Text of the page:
Google CEO Sundar Pichai Signed Off on Deal at Center of Antitrust Case, States Say

Google’s chief executive has approved an agreement with Facebook at the center of a no-confidence lawsuit filed by 16 states and Puerto Rico against search giants, according to part of a complaint released Friday.

The lawsuit, filed by Texas Attorney General Ken Paxton, alleges that Google acquired a monopoly on the network of technologies used to deliver online ads.

When publishers began using an alternative system to sell their ad space, Google, according to the lawsuit, undermined it by creating a similar system that controlled it. States argue that Google struck a deal with Facebook to get the social network involved in its attempt to “kill” the publishers’ competitive plan.

In a new non-revised part of the lawsuit filed in federal court, States states that since 2015, the company’s chief executive, Sundar Pichai, has “personally signed the terms of the deal.”

New appearances in the lawsuit also include details of applications that states say Google uses to mislead buyers and sellers about the exact nature of the auctions they are participating in, which could make Google more money in the process.

Google Complaints stated that the complaint “is still fraught with inaccuracies and lacks legal competence.”

“We sign hundreds of contracts every year that do not require CEO approval, and that was no different,” he said.

In another new public part, states cite a “Facebook document” from February 2017 that states that Google wants to “kill” the competitive system and that Facebook “will significantly help baptizing their product.”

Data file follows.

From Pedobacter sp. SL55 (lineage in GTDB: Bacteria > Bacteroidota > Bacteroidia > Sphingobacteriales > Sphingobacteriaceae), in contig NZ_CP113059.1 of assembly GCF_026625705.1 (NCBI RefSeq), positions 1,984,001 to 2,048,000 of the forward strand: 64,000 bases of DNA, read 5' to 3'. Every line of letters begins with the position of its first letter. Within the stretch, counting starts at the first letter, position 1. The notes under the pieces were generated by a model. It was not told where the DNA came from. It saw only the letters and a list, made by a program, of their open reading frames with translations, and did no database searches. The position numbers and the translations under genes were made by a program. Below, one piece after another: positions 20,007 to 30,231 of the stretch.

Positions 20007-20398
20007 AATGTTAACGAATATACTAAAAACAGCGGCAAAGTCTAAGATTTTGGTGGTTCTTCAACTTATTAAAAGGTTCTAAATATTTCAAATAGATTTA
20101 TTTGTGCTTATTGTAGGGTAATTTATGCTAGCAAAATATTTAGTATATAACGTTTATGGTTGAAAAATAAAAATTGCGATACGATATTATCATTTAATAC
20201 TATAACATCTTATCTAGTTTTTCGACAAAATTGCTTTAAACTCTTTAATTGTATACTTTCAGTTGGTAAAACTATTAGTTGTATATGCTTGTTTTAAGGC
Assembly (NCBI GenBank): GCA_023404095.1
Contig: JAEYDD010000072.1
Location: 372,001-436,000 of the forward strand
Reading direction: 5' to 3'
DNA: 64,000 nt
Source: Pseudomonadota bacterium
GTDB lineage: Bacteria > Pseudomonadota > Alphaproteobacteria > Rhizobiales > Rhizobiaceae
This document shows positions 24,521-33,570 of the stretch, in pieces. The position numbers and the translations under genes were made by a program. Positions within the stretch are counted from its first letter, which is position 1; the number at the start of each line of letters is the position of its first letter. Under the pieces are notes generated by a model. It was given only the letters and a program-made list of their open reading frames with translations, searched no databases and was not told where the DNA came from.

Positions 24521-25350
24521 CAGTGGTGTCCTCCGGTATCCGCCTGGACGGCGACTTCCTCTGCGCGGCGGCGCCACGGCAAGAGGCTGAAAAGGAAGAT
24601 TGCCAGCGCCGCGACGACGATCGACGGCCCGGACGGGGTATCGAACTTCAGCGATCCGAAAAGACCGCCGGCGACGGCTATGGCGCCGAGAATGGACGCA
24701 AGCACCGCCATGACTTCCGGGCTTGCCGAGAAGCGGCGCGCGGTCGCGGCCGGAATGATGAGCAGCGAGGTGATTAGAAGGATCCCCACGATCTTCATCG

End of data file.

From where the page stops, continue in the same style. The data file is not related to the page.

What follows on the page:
At one point, Facebook employees working on the deal emailed Mark Zuckerberg, Facebook’s founder and chief executive, saying, “We’re almost ready to sign and we need your approval to move forward.” Mr. Zuckerberg’s name has still been removed from the lawsuit, but not the title.

In a statement, the parent company for Facebook’s parent company Meta said its deal with Google “and similar agreements with other bidding platforms have helped increase competition for ad placement.”

There have been no-confidence lawsuits filed by government agencies against the tech giants in the last two years. The Justice Department and a group of states have accused Google of abusing its monopoly on online search. This week, a judge said the Federal Trade Commission could move forward with a lawsuit against Facebook. Apple and Amazon are also facing questions of disbelief.

The judge in the case said Google had until next Friday to respond to the latest version of the lawsuit. Google plans to ask the judge to dismiss the case, he said.

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